Give Me a Hand! The Surprising Research on Shaking Hands and Hormones
In business and in life, nothing signals to another person who you are and how you're feeling about yourself like a handshake.
Whether it's an '80s power move or a dainty hello, the handshake is foundational and ubiquitous throughout the world.
But beyond the grip, there's a whole lot more being communicated through this common greeting. According to research done by Noam Sobel, the handshake is actually made up of two crucial maneuvers. The actual grip/shake and then, separately, both parties touching their faces.
According to Noem:
During the experiment, around 280 people were greeted either with or without a handshake. They were filmed using hidden cameras and observed to see how many times they touched their face. One finding of the study was that people constantly sniff their own hands – keeping a hand at their nose about 22% of the time. Subjects greeted with a handshake significantly increased touching of their faces with their right hand.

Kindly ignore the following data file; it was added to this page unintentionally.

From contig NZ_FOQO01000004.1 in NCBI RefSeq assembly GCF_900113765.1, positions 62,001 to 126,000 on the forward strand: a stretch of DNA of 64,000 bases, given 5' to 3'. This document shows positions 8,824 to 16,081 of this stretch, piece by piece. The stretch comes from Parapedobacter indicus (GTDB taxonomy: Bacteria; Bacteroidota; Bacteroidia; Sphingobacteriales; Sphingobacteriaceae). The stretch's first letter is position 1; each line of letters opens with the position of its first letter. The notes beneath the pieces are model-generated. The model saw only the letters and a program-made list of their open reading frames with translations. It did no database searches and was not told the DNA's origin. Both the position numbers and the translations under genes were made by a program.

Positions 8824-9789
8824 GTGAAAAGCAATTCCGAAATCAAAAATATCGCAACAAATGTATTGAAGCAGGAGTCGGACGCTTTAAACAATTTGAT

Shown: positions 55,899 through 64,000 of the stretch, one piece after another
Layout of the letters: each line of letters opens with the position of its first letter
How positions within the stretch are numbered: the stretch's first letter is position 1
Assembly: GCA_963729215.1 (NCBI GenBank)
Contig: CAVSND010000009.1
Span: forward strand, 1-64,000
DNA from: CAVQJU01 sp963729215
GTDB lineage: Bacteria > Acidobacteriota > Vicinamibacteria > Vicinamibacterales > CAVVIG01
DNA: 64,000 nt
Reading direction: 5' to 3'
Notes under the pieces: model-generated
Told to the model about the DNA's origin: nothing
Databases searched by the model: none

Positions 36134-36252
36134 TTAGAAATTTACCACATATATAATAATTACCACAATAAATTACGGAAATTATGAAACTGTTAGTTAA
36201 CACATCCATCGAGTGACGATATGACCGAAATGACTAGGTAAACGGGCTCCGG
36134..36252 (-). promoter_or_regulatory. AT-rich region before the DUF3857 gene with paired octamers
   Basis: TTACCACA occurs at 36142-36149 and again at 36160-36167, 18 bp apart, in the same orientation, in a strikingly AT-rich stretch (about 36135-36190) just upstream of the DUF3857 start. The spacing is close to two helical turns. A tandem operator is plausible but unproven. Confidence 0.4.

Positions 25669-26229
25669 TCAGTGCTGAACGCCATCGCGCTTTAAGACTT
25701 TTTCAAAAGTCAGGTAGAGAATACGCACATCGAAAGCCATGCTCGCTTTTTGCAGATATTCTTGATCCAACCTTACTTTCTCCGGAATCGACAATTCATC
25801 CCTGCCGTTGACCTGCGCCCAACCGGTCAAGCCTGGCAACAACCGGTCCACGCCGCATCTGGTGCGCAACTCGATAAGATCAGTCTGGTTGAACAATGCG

But why the sniff/touch?
This is where it gets scientifically and psycho-socially interesting.
Hormones! Much like the way two dogs might engage in some mutual butt-sniffing, human beings have an introductory ritual that involves a healthy dose of nose play. It appears that after touching another human being, we take away a fair amount of chemicals that can signal to us everything from whether they'd be a suitable mate, to their gut health, or even if they might be dangerous.
Have you ever shaken someone's hand and instantly developed strong feelings, positive or negative? If so, it may not be some otherworldly "intuition," it might just be some of those crazy hormones you sniff right after. Weirdo.